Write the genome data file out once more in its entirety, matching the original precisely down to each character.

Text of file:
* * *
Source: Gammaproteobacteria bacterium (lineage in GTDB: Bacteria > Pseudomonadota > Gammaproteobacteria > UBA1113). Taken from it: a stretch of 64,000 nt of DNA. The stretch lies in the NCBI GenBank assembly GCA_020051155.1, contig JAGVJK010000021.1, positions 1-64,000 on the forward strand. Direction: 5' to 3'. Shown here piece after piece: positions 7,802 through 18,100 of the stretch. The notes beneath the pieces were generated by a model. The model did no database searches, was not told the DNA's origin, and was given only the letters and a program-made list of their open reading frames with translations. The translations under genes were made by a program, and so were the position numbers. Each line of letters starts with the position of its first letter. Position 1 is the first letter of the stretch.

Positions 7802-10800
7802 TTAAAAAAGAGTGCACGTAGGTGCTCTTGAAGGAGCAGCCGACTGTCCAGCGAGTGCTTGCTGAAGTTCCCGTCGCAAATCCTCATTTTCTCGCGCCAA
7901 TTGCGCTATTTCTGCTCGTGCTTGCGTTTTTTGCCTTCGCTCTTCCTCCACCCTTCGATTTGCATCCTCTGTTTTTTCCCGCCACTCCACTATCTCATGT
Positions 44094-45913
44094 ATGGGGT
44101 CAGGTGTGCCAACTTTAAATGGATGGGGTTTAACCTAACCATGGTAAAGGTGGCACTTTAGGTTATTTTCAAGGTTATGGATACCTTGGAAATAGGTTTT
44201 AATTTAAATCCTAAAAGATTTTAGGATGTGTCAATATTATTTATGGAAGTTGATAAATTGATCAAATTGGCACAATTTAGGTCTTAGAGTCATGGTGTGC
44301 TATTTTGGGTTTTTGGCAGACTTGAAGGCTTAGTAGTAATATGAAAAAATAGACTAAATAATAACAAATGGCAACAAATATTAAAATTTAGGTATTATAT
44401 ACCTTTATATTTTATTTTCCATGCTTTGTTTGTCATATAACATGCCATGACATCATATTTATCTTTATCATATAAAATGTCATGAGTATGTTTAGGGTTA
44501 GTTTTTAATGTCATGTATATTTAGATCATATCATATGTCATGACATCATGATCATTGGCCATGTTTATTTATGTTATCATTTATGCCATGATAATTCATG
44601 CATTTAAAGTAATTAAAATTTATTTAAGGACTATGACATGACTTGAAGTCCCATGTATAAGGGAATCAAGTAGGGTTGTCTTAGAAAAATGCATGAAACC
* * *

Source: Gammaproteobacteria bacterium (lineage in GTDB: Bacteria > Pseudomonadota > Gammaproteobacteria > UBA1113). Taken from it: a stretch of 64,000 nt of DNA. The stretch lies in the NCBI GenBank assembly GCA_020051155.1, contig JAGVJK010000021.1, positions 1-64,000 on the forward strand. Direction: 5' to 3'. Shown here piece after piece: positions 7,802 through 18,100 of the stretch. The notes beneath the pieces were generated by a model. The model did no database searches, was not told the DNA's origin, and was given only the letters and a program-made list of their open reading frames with translations. The translations under genes were made by a program, and so were the position numbers. Each line of letters starts with the position of its first letter. Position 1 is the first letter of the stretch.

Positions 7802-10800
7802 TTAAAAAAGAGTGCACGTAGGTGCTCTTGAAGGAGCAGCCGACTGTCCAGCGAGTGCTTGCTGAAGTTCCCGTCGCAAATCCTCATTTTCTCGCGCCAA
7901 TTGCGCTATTTCTGCTCGTGCTTGCGTTTTTTGCCTTCGCTCTTCCTCCACCCTTCGATTTGCATCCTCTGTTTTTTCCCGCCACTCCACTATCTCATGT
Positions 44094-45913
44094 ATGGGGT
44101 CAGGTGTGCCAACTTTAAATGGATGGGGTTTAACCTAACCATGGTAAAGGTGGCACTTTAGGTTATTTTCAAGGTTATGGATACCTTGGAAATAGGTTTT
44201 AATTTAAATCCTAAAAGATTTTAGGATGTGTCAATATTATTTATGGAAGTTGATAAATTGATCAAATTGGCACAATTTAGGTCTTAGAGTCATGGTGTGC
44301 TATTTTGGGTTTTTGGCAGACTTGAAGGCTTAGTAGTAATATGAAAAAATAGACTAAATAATAACAAATGGCAACAAATATTAAAATTTAGGTATTATAT
44401 ACCTTTATATTTTATTTTCCATGCTTTGTTTGTCATATAACATGCCATGACATCATATTTATCTTTATCATATAAAATGTCATGAGTATGTTTAGGGTTA
44501 GTTTTTAATGTCATGTATATTTAGATCATATCATATGTCATGACATCATGATCATTGGCCATGTTTATTTATGTTATCATTTATGCCATGATAATTCATG
44601 CATTTAAAGTAATTAAAATTTATTTAAGGACTATGACATGACTTGAAGTCCCATGTATAAGGGAATCAAGTAGGGTTGTCTTAGAAAAATGCATGAAACC